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News 01 Dec 17

Albania Prosecutors Probe Opposition's US Lobbying Payments

After a BIRN Albania report lifted the lid on the matter of payments to US lobbyists, Albania's prosecutor office is investigating possible fraud or falsification in opposition party's financial statements.

Vladimir Karaj

Democratic Party leader Lulzim Basha. Photo: LSA

Following a BIRN Albania investigation, Albania's General Prosecutor on Thursday said the Tirana District Prosecutors had opened an investigation into the Democratic Party's acounts about how much it had spent on US lobbying companies.

The head of the Tirana District Prosecution, Petrit Fusha, told BIRN that they were collecting documents about the party's lobbying contracts in Washington. Requests for information had been sent to the party and to the Central Election Commission.

Prosecutors were alerted after a BIRN investigation published on 22 November found that during the campaign for the 25 June parliamentary elections, the party signed two contracts with the US lobbyists Stonington Strategies to secure meetings with senior figures in President Donald Trump's administration.

The contracts were reported on 14 November to the US Justice Department by Stoning Strategies.

The company said it received two payments from the Democratic Party totalling 525,000 US dollars plus a third payment of 150,000 US dollars from “Biniatta Trade LP” - a shell company registered in Scotland under the ownership of two Belize-based companies.

The direct contract between the Democratic Party and Stonington Strategies was reported to the US Justice Department in March 2017 while the contract through “Biniatta Trade LP" was reported in November.

But none of these payments was noted in the financial report that the Democratic Party filed to the Central Election Commission on this year's electoral campaign.

On the official website of the Election Commission, the DP financial report shows only payments for two other contracts with the lobby firm Barnes and Thornburg LLP, for 12.6 million leks, equal to about 94,000 euros.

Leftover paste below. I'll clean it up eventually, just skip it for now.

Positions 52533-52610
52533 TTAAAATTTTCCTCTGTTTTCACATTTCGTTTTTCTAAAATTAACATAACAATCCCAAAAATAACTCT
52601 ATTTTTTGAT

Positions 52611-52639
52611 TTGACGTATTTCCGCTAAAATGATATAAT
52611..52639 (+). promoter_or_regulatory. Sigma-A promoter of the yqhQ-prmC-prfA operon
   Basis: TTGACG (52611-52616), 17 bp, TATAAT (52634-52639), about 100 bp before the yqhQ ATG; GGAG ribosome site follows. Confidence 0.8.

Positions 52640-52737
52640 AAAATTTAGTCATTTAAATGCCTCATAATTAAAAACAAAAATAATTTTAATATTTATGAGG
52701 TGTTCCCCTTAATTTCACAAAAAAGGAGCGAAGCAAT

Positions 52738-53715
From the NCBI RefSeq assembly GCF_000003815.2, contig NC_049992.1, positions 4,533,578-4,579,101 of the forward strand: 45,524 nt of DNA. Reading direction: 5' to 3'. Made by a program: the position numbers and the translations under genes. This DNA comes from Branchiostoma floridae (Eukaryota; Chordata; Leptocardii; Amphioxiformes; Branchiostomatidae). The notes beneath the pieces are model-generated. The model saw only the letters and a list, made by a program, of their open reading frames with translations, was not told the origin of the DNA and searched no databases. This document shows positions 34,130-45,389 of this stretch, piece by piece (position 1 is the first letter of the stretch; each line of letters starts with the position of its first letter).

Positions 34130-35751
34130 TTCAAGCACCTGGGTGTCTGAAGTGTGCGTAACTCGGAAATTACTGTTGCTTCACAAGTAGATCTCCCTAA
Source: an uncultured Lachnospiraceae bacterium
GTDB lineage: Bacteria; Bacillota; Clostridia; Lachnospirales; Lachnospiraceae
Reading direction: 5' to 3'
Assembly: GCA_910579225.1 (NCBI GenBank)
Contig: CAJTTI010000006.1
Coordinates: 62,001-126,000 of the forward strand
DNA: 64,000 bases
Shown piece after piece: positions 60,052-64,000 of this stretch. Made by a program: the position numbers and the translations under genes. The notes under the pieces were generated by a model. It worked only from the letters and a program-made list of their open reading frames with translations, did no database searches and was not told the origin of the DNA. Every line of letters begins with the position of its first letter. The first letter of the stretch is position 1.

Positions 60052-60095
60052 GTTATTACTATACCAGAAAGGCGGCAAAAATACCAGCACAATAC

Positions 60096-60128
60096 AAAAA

The party has issued conflicting statements in relation to the lobbying bills. Earlier, it told BIRN that it paid only 125,000 US dollars for lobbying in the US, and denied any connection with “Biniatta Trade LP”.

After the publication of BIRN Investigation, the leader of the party, Lulzim Basha, called the case a matter of "smoke bombs and lies", but later the party declared in a press release that its lobbying contracts had been declared to the US Department of Justice.

On Thursday, Basha told parliament that Socialist Party claims about money laundering were "a deception to avoid the truth" about Prime Minister Edi Rama, former Interior Minister, Saimir Tahiri, and other ruling Socialist officials accused repeatedly by the opposition of having criminal ties.

"The DP had delivered all its spending to the Central Election Commission based on the law. The DP has nothing to hide," Basha told parliament.

Asked by BIRN about the financial statements, the head of the Central Election Commission, Klement Zguri, said this institution publicised the statements on 13 November, "as they has been delivered [to it] by the parties".

Hefty payments made by politicians to US lobbyists were a theme of debate in parliament's Thursday session. The head of the Socialist parliamentary group, Taulant Balla, said he would file criminal charges against the DP to prosecutors.

The Democratic Party is not the only party in Albania that has paid hefty sums to influence US policies.

The governing Socialist Party signed a 240,000 dollar contract with US-based Ballard Partners before the elections.

BIRN also found earlier this year that the Socialist Movement for Integration had failed to report to the Election Commission part of its 300,000 dollar lobbying expenditure.

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